Today's professionals require a network of mentors to help them navigate complex organizational and individual challenges. Consistent with current trends, a growing number of these mentor relationships will be initiated and carried out electronically, via e-mentoring. We build on existing social network research to investigate the role of e-mentoring in protégé outcomes. On a sample of graduate and undergraduate students, we examine the impact of dyad characteristics (e.g., interaction frequency, pre-existing relationship, perceived similarity, relevant mentor knowledge) on e-mentoring received as well as the impact of e-mentoring on protégés' learning and satisfaction. Several dyad characteristics and e-mentoring functions received were positively associated with protégés' learning and satisfaction. Limitations and implications for future research are offered.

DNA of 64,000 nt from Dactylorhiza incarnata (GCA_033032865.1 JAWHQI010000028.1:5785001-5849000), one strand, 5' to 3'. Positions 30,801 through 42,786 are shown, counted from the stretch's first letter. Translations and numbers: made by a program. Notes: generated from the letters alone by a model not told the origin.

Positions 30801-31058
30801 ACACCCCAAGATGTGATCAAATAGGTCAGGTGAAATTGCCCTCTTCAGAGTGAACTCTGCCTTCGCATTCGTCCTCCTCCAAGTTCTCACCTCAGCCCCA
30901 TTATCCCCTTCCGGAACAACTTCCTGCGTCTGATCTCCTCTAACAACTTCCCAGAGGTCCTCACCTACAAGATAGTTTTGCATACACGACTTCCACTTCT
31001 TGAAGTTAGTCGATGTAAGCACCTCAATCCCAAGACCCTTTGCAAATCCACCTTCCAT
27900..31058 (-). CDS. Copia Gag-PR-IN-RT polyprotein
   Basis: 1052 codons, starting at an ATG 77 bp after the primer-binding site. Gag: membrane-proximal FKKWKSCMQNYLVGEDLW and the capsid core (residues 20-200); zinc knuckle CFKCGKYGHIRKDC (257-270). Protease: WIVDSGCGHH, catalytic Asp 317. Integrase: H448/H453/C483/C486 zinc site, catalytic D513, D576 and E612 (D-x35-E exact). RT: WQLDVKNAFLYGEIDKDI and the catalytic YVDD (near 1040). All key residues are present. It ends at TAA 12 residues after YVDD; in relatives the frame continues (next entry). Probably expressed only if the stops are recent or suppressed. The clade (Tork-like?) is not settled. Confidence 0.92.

All Science Journal Classification (ASJC) codes
- Arts and Humanities (miscellaneous)
- Applied Psychology
- Organizational Behavior and Human Resource Management